Sunday, January 3, 2010

Two Questions

I am refining my syllabus for my spring class at Duke, Comparative Health Care Systems and think this article by Henry Aaron and Paul Ginsburg sets the essence of the challenge facing the U.S. health system and provides a useful lens through which to compare the US to other nations (exhibit 1 in the paper is especially useful). The article poses two basic questions.

Is health spending excessive? If so, what can we do about it?

You can only answer these questions meaningfully by thinking about the benefits and the costs of health care spending at the same time. Most people focus on one or the other while essentially assuming the other doesn't exist.

I think the answer to the first question is a slam dunk yes. We spend two dollars per capita each time most nations we view as our trading partners and allies spend one, and our outcomes are about the same, sometimes a bit worse. But, certainly not twice as good. Or even 10 % better.

The second question (what can we do about it) is hard to answer well, and learning to do so is the hard work we will have to do if we are to restore any sort of fiscal sanity to our health care system. As they note, the key is to cut spending increases while not harming welfare. This should be possible, in part, because so much we now spend money on does not improve health. But, it won't be easy. Eventually you push up against the point where more cuts hurt welfare as they call it (or health). In different areas we may be very close to this others very far. We need to figure out how close we are to this point on a systematic basis.

The bill that is likely to emerge from a conference and become law is a step toward being able to undertake the hard work of addressing this question, and aligning incentives with the answer. But, it is not the last step.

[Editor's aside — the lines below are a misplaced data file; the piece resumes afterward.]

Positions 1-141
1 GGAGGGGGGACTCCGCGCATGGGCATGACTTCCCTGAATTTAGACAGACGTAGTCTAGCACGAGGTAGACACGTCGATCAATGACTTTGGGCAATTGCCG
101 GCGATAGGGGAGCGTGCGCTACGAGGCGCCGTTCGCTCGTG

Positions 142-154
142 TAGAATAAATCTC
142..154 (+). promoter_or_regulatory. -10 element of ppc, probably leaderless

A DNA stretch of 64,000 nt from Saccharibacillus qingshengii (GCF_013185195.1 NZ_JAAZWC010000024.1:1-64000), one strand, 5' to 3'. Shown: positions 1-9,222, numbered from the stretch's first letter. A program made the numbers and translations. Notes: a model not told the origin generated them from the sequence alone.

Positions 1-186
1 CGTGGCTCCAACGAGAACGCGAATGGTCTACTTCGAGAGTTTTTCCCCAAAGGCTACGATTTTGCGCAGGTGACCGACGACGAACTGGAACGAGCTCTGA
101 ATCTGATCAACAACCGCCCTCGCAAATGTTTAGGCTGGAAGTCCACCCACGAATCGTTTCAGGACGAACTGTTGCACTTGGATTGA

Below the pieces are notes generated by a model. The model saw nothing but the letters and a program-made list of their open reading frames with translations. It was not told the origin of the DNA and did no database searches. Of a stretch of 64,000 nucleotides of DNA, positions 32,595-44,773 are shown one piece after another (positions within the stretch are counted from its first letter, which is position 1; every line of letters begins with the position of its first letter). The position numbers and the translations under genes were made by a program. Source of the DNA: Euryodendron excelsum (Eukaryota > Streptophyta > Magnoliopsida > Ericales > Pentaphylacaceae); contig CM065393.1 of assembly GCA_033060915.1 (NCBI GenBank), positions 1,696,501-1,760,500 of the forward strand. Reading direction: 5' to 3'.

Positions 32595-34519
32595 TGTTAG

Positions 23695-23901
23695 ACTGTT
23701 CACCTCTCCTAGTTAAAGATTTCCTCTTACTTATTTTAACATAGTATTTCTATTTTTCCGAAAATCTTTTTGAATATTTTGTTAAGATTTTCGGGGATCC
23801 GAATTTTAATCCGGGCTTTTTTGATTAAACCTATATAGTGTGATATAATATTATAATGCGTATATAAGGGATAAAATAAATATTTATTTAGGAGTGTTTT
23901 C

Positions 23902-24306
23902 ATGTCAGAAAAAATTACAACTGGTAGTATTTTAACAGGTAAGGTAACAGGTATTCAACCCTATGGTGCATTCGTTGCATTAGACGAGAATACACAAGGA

Importantly, there is a broad change in our culture needed if we are going to address how much we spend on health care, and the fact that it has been rising so much faster than other things. Other nations seem to be able to ask these questions in a more reasoned manner than we do. Our inability to do so is a cultural puzzle. If you demonstrate that we spend $2 each time most nations spend $1 on a per capita basis, and then show that our outcomes are about the same, or a bit worse I would next expect such a consumerist society as ours to be outraged and want to know where the money went? Why aren't we getting our monies worth?

Instead, the gut reaction of many Americans is to say 'but our system is the greatest in the world' as an article of faith and all the other nations (that produce similar outcomes for half the spending per capita!) are far worse. And you by asking the question do we spend too much clearly want to kill your fellow Americans via rationing, etc. I find this to be a bizarre reaction.

We need to grow up.

And just to be clear, I am not saying we should copy another nation's health system. In fact, in my comparative health systems class, I hammer home to my students that you can't copy another system. All of them are birthed and exist in a particular history and context. It is useful to compare, especially with respect to spending per capita and outcomes to see if it is possible you could do better and still spend less. But, in the end, each nation has to figure out what works for them, at that time.

The two questions posed by the Aaron and Ginsburg need to be front and center as we try and figure it out in the U.S.

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